For 18 years the Duran family—that's Matt, Jeannette and their son, Gabriel—have been collecting handmade Christmas ornaments for their family tree. Most of these tiny pieces of art are sourced from artists at Spanish Market, where both Matt and Gabriel sell their carvings and metalwork. Now a collection of more than 400 individual pieces by more than 130 New Mexican artists, the Durans have decided to share their massive collection with the greater community through an exhibition at the National Hispanic Cultural Center (1701 Fourth Street SW). The Art of Christmas: New Mexico Style opens on Dec. 2 and runs through Jan. 7. Still in the midst of setting up the show, Matt Duran took the time to tell us about the collection's origins and what it means to his family.
Alibi: When did your family decide to start collecting ornaments so seriously?
Duran: Well, it happened before my wife and I got married. … My son wasn't even born yet. We never thought we'd be able to afford any big pieces of art work, so we started off by collecting a couple and putting them on a small four foot tree. It kicked off from there. Every year after we got married, and as we went along, we'd take off store bought ornaments and replace them with handmade ornaments that I would either trade for or buy at Spanish Market, since I'm a Spanish Market artist. … When my son was born, we'd buy him an ornament each year. He's 14 now, he'll be going on to his 15th ornament purchased by us, but he's already started picking up his own for his own tree.
There's about 400 ornaments in this exhibition. Is that the whole collection?
That's our whole collection, but my son has his own. We'll be using his for our tree at home this year. … Pretty much my artwork has funded most of this, either with trades or because I sold something. The funny thing is, in the middle of summer, in July, I'll be looking for stuff for our tree, looking for artwork.
Are there certain ornaments that stand out to you?
There's a buddy of mine, Art Montaño, that does bone carving. Another friend of mine, Arthur López, has a bunch of miniatures. … We picked up three carved angels from him. There's recycled pieces, there's some folk art pieces from Ron Rodriguez that are really cool. … We've been really blessed by other people's artwork.
Do you have any memories of the first pieces you picked up?
There's a small angel by Arlene Cisneros Sena, that stands out. I guess I should've catalogued them! Like I said, we never expected it to grow this big or be showcased in this manner. … I just really wanted to support other artists and show people that not only am I doing my own craft, I also support other artists. At Spanish Market, I would sell a piece and then go off and buy a piece. My wife would look at me like, you're crazy. … My art form has given me an art budget. That's been cool. I don't know when it will ever stop.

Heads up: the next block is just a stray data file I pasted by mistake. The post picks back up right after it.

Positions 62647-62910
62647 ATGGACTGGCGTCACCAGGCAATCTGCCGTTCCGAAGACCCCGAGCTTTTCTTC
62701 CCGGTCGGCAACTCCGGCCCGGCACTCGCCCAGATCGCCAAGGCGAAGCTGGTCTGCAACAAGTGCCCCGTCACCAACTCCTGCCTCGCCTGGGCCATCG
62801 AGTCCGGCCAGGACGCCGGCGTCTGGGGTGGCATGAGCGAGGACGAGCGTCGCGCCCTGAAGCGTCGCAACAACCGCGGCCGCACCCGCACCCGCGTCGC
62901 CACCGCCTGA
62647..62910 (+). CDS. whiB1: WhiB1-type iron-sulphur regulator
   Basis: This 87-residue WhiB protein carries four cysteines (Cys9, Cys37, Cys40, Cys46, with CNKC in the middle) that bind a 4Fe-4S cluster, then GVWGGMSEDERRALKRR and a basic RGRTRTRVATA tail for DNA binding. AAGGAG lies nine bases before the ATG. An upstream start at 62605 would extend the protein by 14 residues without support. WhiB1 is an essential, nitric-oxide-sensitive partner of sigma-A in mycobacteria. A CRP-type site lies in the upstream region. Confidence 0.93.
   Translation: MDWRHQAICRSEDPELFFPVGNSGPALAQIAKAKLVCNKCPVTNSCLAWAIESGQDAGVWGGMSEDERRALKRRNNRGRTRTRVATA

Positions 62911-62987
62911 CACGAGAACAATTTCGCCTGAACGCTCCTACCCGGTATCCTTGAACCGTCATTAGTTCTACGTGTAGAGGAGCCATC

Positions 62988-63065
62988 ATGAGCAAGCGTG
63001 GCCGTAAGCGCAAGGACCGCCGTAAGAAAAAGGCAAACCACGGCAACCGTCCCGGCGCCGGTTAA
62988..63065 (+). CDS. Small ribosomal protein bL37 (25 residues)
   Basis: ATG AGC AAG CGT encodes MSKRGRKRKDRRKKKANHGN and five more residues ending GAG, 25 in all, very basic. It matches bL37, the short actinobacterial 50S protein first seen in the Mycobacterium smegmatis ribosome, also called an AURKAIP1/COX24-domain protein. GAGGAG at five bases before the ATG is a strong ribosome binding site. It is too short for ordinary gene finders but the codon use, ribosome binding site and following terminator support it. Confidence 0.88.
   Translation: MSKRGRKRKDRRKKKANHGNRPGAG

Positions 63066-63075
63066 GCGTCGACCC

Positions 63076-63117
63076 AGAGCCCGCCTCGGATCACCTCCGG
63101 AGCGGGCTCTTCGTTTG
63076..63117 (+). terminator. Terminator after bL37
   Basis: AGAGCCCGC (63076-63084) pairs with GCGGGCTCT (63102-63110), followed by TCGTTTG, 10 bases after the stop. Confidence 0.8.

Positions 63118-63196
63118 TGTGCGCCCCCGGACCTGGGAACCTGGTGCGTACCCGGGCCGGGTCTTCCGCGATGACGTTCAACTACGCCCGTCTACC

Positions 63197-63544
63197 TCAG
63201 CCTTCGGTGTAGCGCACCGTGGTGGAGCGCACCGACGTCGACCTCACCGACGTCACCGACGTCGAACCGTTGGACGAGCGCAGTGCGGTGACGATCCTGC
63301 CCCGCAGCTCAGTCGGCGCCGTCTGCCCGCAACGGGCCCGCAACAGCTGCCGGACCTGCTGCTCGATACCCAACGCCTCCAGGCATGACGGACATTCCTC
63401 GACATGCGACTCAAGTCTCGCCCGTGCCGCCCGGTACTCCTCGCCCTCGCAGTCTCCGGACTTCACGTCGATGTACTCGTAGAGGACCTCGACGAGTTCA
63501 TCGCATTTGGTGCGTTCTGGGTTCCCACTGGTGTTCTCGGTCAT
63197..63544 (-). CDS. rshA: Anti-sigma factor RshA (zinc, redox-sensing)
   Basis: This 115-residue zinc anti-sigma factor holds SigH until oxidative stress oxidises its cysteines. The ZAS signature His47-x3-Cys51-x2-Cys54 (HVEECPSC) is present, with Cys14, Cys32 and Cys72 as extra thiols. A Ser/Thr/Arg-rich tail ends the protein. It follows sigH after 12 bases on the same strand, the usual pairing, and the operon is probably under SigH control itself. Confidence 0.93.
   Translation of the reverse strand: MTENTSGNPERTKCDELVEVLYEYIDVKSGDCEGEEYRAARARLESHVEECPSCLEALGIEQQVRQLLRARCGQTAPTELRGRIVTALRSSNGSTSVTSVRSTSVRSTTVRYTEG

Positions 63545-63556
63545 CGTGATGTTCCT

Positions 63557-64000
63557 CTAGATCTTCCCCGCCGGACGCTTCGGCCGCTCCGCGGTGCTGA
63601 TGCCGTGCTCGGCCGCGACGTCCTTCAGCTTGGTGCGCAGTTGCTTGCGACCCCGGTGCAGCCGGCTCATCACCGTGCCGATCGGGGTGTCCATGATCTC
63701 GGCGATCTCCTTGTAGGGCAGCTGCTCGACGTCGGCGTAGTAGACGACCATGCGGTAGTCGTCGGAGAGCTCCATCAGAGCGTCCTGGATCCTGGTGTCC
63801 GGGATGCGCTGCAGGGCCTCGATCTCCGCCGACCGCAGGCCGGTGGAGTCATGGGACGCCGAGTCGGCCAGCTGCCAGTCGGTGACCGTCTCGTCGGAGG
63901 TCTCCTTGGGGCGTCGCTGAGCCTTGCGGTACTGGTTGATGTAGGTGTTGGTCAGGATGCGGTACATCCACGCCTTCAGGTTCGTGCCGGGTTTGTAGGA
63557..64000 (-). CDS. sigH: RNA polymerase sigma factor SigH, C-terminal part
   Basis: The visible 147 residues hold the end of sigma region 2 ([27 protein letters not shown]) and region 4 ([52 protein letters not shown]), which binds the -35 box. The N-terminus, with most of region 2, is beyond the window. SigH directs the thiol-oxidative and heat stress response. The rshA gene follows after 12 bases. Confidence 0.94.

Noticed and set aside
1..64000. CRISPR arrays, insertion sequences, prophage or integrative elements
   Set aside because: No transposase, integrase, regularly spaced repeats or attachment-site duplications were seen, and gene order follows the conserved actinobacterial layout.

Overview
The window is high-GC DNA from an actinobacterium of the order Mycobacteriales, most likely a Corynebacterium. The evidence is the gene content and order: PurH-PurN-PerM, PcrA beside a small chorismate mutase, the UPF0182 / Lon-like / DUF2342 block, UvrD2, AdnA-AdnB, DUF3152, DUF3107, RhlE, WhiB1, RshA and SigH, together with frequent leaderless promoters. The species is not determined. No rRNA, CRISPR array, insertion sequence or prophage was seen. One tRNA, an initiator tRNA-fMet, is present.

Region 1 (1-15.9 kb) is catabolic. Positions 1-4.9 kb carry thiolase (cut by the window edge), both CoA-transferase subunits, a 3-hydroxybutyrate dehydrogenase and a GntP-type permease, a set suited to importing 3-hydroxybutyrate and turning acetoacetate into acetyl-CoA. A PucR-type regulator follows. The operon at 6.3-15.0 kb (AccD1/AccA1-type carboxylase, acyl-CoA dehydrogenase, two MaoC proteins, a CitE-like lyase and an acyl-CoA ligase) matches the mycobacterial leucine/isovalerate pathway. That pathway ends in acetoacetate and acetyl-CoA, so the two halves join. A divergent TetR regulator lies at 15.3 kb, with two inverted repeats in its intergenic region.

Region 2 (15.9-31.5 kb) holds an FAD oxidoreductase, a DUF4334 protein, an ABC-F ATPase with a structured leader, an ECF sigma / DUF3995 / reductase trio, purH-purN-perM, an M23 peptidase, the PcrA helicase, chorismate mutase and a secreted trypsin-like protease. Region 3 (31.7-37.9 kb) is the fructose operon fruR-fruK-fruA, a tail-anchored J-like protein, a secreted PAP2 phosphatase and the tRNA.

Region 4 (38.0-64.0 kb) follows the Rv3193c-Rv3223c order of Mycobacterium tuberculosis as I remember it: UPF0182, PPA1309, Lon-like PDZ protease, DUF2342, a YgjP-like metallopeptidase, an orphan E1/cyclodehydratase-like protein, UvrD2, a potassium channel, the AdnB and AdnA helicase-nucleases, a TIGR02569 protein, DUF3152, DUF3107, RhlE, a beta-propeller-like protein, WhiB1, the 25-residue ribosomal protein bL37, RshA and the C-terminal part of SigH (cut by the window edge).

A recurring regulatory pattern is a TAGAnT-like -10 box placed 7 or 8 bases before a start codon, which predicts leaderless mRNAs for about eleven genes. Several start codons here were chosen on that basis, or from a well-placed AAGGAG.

When all of the ornaments are at home, how do you get all the ornaments up, what does your tree look like?
Usually we start the day before Thanksgiving and finish it up between Thanksgiving and Black Friday. We'll put up almost like scaffolding. … We try to open up as many boxes as we can to try to figure out bigger, lighter pieces to go towards the top, and then heavier pieces towards the bottom, and then fill in everywhere else. Me and my son get on the scaffolding, and my wife hands stuff up. … It usually takes 10 or 12 hours.
How tall is the tree?
Is Christmas your favorite holiday because you get to go all out?
Ever since I was small, I was always big on Christmas. There's something about the tree and the lights. Lights have always been big for me. I like the evening, seeing a lot of lights out. I guess I'm just a kid at heart.
What do you hope visitors will experience?
Just the idea of being able to to purchase art, big or small. It's something that is always doable by picking up smaller pieces. There's always a spot for it on your tree. Even smaller items like this, you help support artists and their families. Pick up a small piece of art. It'll make you smile. … Every year we open the boxes and it is like something brand new all over again.